When they turn into adults, they’ll inevitably face harder difficulties in life than what they’re facing in their sport at the moment. 

Your daughter needs to develop the skills to navigate through hard times. Getting them into sports is actually a good training ground for them to develop the skills they need in life. So, don’t be a lawnmower parent, don’t try to cut down all the obstacles in their way.

The River Guide Parents

The “river guide parent” analogy was birthed from our trip to Costa Rica. A couple of months ago, we went on a mom-daughter retreat to Costa Rica with a group of athletes and their moms. We went for a canyoning adventure in a big jungle rainforest canyon. 

We rappelled down seven waterfalls, and none of us in the group has the professional skills to do it. So, we had our guides to help us. The guides supported us as we went down the waterfalls.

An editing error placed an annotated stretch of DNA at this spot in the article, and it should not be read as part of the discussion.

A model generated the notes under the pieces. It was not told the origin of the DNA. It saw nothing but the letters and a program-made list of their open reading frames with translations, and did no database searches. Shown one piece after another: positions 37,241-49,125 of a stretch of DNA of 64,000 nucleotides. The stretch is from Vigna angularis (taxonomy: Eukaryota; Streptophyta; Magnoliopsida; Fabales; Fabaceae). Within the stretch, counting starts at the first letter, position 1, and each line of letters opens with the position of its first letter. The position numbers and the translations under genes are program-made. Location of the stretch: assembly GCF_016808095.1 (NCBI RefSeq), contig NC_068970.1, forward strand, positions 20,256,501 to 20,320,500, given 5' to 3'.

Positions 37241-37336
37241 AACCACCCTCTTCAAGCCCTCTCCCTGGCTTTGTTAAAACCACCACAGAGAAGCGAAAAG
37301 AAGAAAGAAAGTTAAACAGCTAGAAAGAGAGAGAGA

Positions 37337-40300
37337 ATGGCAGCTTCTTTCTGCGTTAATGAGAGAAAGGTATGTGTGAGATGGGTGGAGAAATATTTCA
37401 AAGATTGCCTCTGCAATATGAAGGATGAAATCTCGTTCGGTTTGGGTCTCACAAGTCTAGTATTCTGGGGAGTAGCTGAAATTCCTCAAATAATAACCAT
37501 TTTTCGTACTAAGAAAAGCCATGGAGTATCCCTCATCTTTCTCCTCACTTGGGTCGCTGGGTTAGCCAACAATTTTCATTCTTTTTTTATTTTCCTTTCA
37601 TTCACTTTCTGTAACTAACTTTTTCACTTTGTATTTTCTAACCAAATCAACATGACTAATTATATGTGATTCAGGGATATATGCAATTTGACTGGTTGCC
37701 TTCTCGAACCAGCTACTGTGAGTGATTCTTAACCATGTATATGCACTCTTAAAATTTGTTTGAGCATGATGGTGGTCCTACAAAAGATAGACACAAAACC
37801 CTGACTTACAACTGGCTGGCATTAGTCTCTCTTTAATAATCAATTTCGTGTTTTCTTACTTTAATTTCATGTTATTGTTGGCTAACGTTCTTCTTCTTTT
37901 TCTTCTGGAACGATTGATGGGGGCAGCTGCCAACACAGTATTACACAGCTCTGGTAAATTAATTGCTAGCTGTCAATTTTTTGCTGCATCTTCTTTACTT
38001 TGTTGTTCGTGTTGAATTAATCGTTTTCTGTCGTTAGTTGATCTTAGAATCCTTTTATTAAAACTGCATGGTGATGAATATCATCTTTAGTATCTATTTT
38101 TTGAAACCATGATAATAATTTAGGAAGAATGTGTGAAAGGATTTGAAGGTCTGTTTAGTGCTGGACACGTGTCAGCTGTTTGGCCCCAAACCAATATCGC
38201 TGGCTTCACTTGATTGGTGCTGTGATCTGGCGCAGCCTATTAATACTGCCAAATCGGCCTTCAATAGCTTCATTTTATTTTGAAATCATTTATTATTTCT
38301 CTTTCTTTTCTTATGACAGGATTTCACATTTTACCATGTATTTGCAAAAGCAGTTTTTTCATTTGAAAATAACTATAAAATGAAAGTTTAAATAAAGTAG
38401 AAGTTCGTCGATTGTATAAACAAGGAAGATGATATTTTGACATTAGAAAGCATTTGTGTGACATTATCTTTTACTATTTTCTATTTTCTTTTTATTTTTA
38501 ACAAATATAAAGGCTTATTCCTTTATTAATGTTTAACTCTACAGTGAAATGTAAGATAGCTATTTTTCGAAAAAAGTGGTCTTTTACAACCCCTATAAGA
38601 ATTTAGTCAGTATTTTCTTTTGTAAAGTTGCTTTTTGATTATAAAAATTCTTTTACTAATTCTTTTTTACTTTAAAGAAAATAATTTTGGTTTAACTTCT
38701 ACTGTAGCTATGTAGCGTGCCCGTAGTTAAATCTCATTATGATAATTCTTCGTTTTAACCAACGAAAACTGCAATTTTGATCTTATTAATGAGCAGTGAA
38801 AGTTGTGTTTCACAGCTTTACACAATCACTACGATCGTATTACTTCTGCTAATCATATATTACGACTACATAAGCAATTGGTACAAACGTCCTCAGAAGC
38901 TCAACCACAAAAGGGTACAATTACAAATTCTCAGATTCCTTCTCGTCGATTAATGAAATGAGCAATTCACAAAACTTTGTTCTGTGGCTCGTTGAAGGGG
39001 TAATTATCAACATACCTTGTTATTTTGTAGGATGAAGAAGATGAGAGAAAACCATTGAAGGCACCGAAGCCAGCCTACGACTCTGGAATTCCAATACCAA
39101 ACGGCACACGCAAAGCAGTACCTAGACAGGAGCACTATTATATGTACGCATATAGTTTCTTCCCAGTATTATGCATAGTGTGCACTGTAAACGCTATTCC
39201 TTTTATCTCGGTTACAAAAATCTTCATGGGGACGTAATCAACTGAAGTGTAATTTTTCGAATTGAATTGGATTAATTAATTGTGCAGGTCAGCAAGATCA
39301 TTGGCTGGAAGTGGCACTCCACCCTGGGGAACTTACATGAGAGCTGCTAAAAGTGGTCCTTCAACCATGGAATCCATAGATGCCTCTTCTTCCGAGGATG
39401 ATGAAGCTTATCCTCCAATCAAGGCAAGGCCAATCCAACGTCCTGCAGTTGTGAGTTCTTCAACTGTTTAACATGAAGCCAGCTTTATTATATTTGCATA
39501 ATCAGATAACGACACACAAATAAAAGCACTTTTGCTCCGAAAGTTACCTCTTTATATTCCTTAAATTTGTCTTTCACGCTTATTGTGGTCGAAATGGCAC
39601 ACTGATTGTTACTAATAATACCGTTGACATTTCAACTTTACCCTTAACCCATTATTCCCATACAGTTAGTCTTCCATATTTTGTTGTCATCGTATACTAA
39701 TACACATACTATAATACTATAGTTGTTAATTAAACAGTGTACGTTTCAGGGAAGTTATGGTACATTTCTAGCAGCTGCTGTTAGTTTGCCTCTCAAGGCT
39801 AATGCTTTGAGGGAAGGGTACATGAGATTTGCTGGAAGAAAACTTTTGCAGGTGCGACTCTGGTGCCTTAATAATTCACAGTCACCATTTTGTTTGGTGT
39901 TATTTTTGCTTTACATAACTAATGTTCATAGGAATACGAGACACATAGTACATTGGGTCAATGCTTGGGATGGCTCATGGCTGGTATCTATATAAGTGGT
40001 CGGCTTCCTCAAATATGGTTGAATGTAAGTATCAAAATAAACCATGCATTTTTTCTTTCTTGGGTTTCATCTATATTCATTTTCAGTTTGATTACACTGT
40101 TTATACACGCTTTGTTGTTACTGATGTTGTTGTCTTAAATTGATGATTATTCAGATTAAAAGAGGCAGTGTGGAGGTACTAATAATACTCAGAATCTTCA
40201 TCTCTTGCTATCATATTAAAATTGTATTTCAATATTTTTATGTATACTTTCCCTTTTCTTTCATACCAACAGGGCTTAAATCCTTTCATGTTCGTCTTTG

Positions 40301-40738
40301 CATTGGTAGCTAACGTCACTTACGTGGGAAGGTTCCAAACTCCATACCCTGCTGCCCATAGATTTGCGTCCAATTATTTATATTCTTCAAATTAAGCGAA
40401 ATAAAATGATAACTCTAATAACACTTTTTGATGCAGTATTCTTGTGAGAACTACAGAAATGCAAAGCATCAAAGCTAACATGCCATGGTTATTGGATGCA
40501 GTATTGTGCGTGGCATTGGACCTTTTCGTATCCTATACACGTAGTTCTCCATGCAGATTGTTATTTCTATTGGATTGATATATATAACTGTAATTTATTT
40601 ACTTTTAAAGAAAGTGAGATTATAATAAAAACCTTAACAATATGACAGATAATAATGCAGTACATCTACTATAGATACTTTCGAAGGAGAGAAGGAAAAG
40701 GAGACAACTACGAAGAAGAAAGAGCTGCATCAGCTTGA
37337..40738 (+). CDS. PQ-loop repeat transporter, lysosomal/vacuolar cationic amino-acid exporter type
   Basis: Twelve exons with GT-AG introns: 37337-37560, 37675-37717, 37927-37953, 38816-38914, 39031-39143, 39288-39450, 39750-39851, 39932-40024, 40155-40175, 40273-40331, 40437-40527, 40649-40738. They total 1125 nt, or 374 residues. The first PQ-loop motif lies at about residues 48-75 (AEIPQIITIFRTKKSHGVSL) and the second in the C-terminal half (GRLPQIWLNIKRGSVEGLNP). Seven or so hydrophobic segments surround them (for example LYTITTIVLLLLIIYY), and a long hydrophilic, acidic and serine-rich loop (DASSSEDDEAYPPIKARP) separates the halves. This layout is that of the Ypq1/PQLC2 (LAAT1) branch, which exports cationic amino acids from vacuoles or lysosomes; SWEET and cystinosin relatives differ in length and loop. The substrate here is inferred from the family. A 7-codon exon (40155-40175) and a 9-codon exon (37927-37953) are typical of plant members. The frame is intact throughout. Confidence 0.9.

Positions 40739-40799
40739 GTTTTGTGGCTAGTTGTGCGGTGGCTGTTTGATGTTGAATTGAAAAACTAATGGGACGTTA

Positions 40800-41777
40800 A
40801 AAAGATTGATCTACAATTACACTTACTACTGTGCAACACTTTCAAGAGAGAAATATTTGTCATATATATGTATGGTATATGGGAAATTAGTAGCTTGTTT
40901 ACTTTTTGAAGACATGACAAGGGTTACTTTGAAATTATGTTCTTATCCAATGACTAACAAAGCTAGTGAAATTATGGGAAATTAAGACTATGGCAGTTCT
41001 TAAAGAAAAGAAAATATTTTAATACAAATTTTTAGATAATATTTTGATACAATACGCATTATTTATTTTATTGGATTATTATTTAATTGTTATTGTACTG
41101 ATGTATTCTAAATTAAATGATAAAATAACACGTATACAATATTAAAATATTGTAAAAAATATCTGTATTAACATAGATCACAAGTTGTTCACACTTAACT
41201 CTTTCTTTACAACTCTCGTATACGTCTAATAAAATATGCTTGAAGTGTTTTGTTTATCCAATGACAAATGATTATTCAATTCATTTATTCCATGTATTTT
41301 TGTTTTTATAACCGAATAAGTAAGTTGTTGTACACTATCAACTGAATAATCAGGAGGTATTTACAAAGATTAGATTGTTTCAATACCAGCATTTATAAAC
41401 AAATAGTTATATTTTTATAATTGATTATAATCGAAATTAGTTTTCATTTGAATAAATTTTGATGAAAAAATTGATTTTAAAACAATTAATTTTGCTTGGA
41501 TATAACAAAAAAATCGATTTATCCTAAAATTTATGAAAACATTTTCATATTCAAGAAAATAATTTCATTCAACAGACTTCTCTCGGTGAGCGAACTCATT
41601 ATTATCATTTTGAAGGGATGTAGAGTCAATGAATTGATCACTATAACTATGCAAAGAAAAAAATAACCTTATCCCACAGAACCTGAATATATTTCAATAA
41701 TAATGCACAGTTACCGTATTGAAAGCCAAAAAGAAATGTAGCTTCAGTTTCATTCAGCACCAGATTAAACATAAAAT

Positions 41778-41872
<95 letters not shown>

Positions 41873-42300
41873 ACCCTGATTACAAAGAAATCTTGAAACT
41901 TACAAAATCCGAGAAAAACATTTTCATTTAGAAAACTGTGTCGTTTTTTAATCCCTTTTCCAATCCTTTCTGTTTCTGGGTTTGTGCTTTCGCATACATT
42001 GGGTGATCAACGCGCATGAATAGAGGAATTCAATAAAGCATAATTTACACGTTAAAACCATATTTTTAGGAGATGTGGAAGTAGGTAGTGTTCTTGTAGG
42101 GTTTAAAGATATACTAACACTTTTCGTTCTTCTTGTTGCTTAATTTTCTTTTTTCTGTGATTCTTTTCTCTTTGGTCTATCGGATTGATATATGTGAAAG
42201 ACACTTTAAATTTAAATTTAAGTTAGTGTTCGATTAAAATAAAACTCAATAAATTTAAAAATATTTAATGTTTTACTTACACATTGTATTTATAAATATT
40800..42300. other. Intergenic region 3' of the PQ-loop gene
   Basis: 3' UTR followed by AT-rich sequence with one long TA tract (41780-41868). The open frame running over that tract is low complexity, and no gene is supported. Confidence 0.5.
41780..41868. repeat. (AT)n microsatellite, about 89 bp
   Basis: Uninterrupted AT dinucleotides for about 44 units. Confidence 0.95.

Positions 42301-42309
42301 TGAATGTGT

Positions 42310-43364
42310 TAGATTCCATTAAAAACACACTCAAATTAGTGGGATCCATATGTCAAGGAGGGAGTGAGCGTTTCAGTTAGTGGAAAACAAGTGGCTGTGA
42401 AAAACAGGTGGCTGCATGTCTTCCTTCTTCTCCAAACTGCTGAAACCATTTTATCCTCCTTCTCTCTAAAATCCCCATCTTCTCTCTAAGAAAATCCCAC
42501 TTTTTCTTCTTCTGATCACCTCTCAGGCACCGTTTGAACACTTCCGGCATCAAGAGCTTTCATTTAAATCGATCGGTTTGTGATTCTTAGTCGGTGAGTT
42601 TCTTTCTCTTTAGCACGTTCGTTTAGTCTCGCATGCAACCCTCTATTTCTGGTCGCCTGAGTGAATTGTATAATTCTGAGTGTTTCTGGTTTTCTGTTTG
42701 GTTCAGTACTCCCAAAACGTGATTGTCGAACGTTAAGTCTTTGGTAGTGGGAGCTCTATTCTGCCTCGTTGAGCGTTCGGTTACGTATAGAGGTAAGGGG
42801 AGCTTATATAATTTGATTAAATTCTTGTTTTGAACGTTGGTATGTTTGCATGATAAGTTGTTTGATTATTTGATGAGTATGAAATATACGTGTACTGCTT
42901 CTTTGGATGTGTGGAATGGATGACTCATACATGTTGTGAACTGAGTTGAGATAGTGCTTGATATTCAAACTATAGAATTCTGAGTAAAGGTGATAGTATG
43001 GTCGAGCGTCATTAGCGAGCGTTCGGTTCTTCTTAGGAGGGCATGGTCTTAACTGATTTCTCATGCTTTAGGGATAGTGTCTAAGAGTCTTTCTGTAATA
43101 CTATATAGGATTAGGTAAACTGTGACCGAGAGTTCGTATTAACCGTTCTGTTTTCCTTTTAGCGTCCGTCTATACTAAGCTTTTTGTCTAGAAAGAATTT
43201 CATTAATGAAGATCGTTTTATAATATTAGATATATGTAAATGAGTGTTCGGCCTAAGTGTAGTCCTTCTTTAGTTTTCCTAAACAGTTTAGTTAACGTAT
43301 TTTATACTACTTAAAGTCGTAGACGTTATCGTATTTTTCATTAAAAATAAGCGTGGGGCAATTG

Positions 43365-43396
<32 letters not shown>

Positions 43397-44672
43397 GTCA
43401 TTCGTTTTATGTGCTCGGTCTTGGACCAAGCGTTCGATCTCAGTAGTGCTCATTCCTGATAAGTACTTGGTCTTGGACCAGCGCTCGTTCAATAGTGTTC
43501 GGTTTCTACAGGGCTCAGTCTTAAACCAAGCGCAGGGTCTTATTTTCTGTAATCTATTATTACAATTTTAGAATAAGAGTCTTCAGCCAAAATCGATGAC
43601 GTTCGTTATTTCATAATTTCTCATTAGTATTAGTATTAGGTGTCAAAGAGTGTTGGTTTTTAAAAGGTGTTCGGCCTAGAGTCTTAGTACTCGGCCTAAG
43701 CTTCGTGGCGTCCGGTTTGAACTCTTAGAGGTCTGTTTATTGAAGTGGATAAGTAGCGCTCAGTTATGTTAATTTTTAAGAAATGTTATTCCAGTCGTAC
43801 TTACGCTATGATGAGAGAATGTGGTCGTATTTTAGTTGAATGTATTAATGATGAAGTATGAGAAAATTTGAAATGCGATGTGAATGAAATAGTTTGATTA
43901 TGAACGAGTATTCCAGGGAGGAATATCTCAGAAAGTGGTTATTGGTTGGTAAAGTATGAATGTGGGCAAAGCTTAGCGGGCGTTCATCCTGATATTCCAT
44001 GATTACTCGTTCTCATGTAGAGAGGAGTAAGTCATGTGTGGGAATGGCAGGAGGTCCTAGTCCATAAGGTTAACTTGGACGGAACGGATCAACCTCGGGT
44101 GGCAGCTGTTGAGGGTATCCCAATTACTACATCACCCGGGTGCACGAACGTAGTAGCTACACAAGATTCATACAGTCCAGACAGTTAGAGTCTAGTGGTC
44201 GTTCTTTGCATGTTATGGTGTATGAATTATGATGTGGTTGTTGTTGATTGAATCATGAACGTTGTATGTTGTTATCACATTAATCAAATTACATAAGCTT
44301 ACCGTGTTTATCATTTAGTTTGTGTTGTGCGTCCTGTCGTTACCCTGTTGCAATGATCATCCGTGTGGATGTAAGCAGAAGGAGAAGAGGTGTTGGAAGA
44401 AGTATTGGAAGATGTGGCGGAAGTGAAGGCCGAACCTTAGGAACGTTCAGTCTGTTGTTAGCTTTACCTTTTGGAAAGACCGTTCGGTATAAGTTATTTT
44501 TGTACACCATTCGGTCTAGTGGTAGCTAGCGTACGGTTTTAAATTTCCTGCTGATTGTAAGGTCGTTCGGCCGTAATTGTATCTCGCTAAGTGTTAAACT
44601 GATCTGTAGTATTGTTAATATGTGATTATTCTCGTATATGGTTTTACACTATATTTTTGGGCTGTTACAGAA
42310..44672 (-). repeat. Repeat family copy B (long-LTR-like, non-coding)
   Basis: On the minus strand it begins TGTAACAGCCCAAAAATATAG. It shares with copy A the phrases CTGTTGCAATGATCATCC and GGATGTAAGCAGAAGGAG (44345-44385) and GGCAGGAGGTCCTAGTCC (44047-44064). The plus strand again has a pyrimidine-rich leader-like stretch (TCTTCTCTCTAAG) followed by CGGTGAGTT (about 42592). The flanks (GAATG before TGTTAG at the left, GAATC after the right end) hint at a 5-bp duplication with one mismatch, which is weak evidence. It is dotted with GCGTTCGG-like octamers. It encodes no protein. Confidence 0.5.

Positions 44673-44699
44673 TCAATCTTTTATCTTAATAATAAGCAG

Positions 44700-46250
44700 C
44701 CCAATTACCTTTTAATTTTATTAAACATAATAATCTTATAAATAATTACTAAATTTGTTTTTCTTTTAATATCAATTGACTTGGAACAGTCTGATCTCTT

But here’s the thing — they GUIDED us, they DIDN’T DO it for us. 

They supported us and told us some tips we could do to get through. They supported us just enough to make sure we were safe. They didn’t do it for us, instead, they showed us how to do it. They’re looking out for our safety but they also let us struggle, slip, and learn. 

It’s a perfect example of how we can show up for our kids when they’re struggling. Just like the river guides, we can be there for them without taking away their chance to experience disappointments. When we allow them to go through it, we are actually developing their confidence and the skills they need to navigate through disappointments on their own.

After the trip we had together with the river guides, I felt confident about being able to do something really hard and challenging. Just like me, your daughter would feel more confident, stronger, and empowered once she gets through the hard times.

So, be the river guide parent in facing disappointments. 

The Victim Mindset Trap